The seat was re-created in 1950 when the old Down two MP constituency was abolished as part of the final move to single member seats. Originally the seat consisted of most of the mid and southern parts of County Down, with the north included in North Down. Of the post 1973 districts, it contained all of Down and Banbridge, together with parts of Newry and Mourne, Ards and Craigavon.
In 1983 the seat was radically cut down as part of an expansion of Northern Ireland's constituencies from 12 to 17. Significant parts of the constituency were transferred to either Upper Bann or Newry and Armagh.
In boundary changes proposed by a review in 1995, the seat was originally to be abolished and replaced by a new Mid Down constituency. This provoked a storm of protest and following a local enquiry minor changes were made with the seat losing one small section to Lagan Valley and another to Strangford. It still consists of parts of Down, Banbridge and Newry and Mourne districts.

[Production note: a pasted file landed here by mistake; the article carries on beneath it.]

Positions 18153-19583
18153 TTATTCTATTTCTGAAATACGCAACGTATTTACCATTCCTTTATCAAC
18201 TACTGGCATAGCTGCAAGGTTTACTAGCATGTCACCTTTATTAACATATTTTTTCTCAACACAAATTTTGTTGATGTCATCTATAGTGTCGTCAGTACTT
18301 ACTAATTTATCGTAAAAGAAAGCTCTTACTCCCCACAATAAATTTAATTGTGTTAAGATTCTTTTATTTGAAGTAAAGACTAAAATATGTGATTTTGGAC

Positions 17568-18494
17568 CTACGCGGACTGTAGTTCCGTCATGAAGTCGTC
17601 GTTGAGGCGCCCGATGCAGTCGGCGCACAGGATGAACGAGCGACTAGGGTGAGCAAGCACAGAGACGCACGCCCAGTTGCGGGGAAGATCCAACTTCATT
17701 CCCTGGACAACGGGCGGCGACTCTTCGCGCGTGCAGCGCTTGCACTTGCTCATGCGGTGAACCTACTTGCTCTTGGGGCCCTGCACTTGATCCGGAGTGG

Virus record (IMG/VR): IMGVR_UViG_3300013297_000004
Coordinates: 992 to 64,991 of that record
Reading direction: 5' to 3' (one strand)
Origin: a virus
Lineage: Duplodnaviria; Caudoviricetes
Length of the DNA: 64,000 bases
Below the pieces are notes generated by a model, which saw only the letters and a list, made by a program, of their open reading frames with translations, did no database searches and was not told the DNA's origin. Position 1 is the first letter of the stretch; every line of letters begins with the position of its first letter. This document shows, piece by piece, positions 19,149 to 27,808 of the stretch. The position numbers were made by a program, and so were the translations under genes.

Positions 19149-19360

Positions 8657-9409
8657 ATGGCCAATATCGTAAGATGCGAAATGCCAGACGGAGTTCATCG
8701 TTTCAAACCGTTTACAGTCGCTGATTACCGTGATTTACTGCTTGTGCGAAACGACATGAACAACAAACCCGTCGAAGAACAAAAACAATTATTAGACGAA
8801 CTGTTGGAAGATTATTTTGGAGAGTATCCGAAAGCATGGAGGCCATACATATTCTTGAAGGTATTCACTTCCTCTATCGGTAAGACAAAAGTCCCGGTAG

In 2005, the Boundary Commission published provisional recommendations for modifying the boundaries of constituencies in Northern Ireland. For South Down, it originally proposed to add part of Newry from Newry and Armagh and the Loughbrickland part of Banbridge district from Upper Bann, while losing some more of Down to Strangford. These changes were challenged in a round of public consultations, with the result that revised recommendations were made. Under the new proposals, the Newry area will remain in Newry and Armagh and Loughbrickland in Upper Bann. This means that only 4 wards around the town of Ballynahinch were transferred to Strangford. These changes became the final recommendations and were given legal effect in 2008.
The constituency was a predominantly Nationalist area in 1918. The Unionists had significant but minority support. The Sinn Féin candidate polled poorly, probably due to the limited electoral pact to avoid seriously splitting the anti-unionist vote in seats the unionist candidate might have otherwise won.